The only welfare problem in America is corporate welfare, say Sen. Bernie Sanders, I-Vt., and Rep. Ro Khanna, D-Calif., in a Time op-ed published Thursday. The biggest welfare recipients, they write, are not the hardworking Americans who need it most, but “the billionaire owners of some of the most profitable corporations in our country.”

The two have co-authored legislation, the Stop BEZOS Act—the name is a jab at Amazon owner Jeff Bezos that stands for Stop Bad Employers by Zeroing Out Subsidies—to reverse decades of this practice.

Bezos, the newly minted “wealthiest person on earth,” pays Amazon workers wages so low they must rely on food stamps and other government benefits to get by.

“In effect,” Sanders and Khanna write, “the middle-class taxpayers of this country are subsidizing the low wages paid by the richest person on Earth. That’s nuts.”

Walmart too, is guilty of low-wage practices, as are airlines and most of America’s major fast-food companies. Sanders and Khanna explain:

While the co-owner of Burger King, Jorge Paulo Lemann, has a net worth of about $25 billion, low wages at this fast-food chain cost U.S. taxpayers an estimated $356 million a year. And it’s not just Burger King. McDonald’s workers are actually encouraged to sign up for government assistance—meaning the company fully acknowledges that it pays its employees wages that are non-livable.

If American workers were paid a living wage, the two lawmakers continue, “taxpayers would save about $150 billion a year on federal assistance programs and millions of workers would be able to live in dignity and security.”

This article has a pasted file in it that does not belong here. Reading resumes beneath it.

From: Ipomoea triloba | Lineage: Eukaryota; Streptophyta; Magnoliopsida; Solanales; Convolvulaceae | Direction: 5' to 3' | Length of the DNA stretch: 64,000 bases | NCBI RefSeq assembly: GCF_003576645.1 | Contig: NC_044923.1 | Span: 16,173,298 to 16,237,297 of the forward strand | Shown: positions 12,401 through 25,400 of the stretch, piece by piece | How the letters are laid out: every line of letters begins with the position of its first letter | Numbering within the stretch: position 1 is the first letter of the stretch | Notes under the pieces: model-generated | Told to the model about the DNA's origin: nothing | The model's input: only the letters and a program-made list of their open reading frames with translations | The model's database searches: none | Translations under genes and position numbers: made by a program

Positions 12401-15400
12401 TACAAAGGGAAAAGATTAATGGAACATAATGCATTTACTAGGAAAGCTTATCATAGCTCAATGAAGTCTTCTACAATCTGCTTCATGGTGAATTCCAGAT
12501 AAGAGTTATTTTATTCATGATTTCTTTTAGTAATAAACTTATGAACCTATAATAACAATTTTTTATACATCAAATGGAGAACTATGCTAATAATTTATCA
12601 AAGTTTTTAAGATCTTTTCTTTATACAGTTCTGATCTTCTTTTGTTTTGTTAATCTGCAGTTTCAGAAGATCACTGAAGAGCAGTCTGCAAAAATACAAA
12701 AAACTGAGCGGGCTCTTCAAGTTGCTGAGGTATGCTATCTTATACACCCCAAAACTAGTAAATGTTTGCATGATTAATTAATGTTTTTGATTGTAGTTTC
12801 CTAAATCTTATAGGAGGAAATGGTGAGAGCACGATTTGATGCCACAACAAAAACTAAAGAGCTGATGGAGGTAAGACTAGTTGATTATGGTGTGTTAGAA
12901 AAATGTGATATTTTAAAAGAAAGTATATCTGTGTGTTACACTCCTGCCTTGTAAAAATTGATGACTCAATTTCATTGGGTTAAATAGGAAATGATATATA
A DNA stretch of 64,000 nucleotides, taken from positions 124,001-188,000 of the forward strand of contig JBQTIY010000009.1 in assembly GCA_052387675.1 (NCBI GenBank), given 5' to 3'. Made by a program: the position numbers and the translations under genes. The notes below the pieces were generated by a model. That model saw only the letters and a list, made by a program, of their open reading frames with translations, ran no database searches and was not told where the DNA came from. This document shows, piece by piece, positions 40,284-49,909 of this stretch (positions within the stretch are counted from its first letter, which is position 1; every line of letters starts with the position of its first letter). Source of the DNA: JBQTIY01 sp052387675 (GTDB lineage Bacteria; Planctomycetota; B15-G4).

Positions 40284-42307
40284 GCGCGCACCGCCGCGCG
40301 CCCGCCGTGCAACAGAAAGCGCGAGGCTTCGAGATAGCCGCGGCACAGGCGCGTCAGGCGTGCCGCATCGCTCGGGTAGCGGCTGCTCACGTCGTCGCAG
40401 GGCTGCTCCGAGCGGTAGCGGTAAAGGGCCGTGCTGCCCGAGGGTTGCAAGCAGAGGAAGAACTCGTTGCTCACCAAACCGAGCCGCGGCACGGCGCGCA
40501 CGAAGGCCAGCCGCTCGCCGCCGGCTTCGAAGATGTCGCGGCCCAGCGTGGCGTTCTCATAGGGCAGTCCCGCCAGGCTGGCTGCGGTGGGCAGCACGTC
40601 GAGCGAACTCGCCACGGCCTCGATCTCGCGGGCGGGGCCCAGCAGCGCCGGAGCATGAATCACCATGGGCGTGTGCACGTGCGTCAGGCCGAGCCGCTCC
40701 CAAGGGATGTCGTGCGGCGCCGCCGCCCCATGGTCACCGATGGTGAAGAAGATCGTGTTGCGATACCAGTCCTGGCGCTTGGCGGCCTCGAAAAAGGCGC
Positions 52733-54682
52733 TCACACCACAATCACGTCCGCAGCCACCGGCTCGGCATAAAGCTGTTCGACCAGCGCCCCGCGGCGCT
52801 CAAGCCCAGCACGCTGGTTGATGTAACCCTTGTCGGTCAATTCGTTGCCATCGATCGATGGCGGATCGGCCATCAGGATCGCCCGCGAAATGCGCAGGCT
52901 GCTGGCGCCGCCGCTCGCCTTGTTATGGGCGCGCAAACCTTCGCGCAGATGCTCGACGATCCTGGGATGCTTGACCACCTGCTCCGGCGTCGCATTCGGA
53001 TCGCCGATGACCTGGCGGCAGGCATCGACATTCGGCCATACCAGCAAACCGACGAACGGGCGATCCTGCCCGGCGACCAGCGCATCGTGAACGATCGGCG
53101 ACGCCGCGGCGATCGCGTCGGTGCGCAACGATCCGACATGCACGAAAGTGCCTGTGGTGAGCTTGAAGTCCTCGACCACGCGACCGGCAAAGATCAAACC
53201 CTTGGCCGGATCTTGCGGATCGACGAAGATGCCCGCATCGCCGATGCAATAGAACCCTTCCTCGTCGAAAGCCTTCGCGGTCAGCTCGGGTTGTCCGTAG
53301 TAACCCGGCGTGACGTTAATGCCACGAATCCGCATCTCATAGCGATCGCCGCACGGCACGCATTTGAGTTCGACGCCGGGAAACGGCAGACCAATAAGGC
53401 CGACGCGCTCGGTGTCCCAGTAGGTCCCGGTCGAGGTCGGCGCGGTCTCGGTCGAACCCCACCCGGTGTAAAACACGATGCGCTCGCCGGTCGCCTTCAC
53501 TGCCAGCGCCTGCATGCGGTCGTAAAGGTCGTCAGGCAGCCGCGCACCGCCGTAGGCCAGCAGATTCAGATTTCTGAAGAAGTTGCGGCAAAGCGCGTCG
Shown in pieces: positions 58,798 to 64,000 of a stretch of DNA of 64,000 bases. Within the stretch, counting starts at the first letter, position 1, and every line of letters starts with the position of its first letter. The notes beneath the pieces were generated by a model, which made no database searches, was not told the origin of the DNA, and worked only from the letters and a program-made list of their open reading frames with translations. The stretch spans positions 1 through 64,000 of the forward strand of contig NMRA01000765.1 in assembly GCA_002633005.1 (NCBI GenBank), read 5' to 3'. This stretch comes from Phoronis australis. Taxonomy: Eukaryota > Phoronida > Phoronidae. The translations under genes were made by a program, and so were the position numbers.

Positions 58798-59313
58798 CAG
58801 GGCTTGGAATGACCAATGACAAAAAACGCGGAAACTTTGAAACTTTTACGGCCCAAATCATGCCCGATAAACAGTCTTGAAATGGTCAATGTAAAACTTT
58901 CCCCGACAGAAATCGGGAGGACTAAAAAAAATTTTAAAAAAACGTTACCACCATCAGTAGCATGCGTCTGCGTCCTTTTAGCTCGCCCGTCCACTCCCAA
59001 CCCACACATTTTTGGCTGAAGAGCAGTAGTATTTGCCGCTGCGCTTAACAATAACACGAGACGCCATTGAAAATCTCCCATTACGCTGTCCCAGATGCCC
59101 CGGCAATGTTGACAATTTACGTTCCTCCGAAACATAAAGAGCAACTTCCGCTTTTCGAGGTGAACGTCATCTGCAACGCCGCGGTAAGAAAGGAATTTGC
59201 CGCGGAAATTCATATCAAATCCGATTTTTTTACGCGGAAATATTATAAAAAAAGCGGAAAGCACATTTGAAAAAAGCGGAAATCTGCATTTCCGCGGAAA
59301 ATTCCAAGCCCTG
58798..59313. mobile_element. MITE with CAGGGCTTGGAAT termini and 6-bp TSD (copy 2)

To encourage this change, Sanders and Khanna’s proposed legislation aims to end “corporate welfare” for billionaires. The choice is simple, they write: “Pay workers a living wage or pay for the public assistance programs their low-wage employees are forced to depend upon.”

“Specifically,” they continue, “this legislation would establish a 100% tax on corporations with 500 or more employees equal to the amount of federal benefits received by their low-wage workers.” In practice, this means, “if a worker at Amazon receives $2,000 in food stamps, the employer would be taxed $2,000 to cover that cost.”

The goal is to create an economy that works for everyone—not just the Jeff Bezoses of the world. Read the entire article here.

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